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What Works Clearinghouse


The target audience for this guide is a broad spectrum of school practitioners such as administrators, curriculum specialists, coaches, staff development specialists and teachers who face the challenge of providing effective literacy instruction for English language learners in the elementary grades. The guide also aims to reach district-level administrators who develop practice and policy options for their schools.


 Recommendation Level of Evidence
1. Conduct formative assessments with English learners using English language measures of phonological processing, letter knowledge, and word and text reading. Use these data to identify English learners who require additional instructional support and to monitor their reading progress over time. Source PDF (1.1 MB) Strong
2. Provide focused, intensive small-group interventions for English learners determined to be at risk for reading problems. Although the amount of time in small-group instruction and the intensity of this instruction should reflect the degree of risk, determined by reading assessment data and other indicators, the interventions should include the five core reading elements (phonological awareness, phonics, reading fluency, vocabulary, and comprehension). Explicit, direct instruction should be the primary means of instructional delivery. Source PDF (1.1 MB) Strong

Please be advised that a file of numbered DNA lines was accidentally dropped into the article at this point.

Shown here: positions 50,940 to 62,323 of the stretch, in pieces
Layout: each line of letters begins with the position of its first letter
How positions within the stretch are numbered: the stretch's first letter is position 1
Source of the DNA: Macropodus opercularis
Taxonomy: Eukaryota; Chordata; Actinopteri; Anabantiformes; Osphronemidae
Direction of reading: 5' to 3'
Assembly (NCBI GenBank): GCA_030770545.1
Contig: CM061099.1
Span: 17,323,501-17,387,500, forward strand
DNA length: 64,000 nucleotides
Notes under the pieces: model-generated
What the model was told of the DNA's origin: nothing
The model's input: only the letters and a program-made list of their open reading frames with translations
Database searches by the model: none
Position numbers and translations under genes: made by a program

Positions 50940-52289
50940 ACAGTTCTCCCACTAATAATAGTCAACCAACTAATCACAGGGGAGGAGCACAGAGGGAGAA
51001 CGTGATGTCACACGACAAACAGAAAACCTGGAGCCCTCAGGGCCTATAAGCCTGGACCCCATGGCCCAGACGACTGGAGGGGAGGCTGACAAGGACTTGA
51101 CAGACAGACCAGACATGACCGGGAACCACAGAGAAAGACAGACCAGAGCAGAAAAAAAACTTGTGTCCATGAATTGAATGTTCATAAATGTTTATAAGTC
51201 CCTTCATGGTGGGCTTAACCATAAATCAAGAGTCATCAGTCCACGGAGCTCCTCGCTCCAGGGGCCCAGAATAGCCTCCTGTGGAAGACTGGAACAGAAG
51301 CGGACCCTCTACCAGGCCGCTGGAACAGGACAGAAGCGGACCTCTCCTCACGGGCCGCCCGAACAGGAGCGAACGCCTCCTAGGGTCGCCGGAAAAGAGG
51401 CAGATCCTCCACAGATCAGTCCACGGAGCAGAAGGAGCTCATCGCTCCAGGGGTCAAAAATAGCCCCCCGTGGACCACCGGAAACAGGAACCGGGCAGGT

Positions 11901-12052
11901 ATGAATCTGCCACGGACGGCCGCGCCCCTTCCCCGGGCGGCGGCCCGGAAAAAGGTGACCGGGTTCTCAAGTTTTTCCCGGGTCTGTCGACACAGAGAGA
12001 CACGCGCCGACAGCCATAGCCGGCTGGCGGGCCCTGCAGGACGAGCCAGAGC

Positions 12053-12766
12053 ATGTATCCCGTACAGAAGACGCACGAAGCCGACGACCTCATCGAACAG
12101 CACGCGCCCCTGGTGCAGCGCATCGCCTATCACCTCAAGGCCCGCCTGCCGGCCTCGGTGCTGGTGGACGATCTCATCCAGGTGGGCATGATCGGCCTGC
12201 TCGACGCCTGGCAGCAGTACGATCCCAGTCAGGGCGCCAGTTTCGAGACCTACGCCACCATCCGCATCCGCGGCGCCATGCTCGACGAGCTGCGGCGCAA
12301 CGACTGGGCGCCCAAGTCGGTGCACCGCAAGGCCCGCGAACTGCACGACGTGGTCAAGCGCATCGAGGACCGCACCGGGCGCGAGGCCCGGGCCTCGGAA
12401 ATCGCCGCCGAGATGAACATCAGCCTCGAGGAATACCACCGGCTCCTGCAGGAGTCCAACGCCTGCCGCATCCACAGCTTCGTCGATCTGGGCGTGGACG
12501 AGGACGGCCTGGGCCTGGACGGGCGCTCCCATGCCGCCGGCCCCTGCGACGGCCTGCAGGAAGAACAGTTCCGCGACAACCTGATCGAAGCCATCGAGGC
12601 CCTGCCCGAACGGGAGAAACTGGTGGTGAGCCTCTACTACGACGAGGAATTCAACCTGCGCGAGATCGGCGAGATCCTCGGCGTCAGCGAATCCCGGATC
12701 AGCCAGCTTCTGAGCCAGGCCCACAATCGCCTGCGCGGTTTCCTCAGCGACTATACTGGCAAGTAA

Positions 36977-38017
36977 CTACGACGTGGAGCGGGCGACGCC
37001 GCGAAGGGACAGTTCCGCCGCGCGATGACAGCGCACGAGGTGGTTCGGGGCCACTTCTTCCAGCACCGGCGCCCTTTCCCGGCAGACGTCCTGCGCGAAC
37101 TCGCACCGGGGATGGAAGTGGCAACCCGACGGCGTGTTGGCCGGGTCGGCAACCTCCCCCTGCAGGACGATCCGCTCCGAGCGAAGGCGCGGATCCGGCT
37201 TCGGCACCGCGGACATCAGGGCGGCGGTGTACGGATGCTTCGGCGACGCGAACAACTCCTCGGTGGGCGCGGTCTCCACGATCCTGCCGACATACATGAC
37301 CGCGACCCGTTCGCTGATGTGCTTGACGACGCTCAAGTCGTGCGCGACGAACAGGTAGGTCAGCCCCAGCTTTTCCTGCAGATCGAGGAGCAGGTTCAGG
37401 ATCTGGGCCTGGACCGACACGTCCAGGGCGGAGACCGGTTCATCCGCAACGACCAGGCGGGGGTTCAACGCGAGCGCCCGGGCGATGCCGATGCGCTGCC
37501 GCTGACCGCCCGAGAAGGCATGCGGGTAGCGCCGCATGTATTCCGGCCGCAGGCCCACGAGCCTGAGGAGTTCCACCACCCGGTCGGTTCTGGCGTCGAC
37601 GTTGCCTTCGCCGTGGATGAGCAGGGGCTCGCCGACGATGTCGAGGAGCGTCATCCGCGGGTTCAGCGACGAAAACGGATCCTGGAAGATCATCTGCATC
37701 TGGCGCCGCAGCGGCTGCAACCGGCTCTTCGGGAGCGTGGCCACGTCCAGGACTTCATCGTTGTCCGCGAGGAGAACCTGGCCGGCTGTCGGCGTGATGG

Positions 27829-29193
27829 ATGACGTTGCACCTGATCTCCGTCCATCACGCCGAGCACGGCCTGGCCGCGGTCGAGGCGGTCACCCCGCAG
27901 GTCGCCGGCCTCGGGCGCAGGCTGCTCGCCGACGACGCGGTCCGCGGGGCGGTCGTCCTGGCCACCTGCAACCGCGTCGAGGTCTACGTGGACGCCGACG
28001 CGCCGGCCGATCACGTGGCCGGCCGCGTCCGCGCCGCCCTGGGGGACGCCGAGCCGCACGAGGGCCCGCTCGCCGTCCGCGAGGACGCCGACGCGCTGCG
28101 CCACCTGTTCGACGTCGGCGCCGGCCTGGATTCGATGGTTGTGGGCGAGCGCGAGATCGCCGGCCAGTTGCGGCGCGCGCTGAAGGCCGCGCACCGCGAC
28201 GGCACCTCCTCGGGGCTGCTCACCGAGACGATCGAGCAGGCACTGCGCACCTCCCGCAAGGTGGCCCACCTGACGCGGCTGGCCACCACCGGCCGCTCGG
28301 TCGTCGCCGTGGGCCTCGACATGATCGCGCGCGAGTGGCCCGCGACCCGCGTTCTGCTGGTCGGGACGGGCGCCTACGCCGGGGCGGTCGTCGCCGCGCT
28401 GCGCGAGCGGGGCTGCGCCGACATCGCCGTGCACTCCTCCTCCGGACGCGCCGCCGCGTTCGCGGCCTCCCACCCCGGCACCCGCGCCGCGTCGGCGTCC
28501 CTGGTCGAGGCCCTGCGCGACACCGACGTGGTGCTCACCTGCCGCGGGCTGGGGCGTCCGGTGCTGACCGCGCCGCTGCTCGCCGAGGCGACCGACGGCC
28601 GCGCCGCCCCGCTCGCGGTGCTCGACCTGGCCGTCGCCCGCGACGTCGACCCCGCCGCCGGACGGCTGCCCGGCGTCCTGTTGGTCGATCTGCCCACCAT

3. Provide high-quality vocabulary instruction throughout the day. Teach essential content words in depth. In addition, use instructional time to address the meanings of common words, phrases, and expressions not yet learned. Source PDF (1.1 MB) Strong
4. Ensure that the development of formal or academic English is a key instructional goal for English learners, beginning in the primary grades. Provide curricula and supplemental curricula to accompany core reading and mathematics series to support this goal. Accompany with relevant training and professional development. Source PDF (1.1 MB) Minimal
5. Ensure that teachers of English learners devote approximately 90 minutes a week to instructional activities in which pairs of students at different ability levels or different English language proficiencies work together on academic tasks in a structured fashion. These activities should practice and extend material already taught. Source PDF (1.1 MB) Strong
This practice guide was prepared for the WWC by American Institutes for Research under contract
ED-02-CO-0022 and by Optimal Solutions Group under contract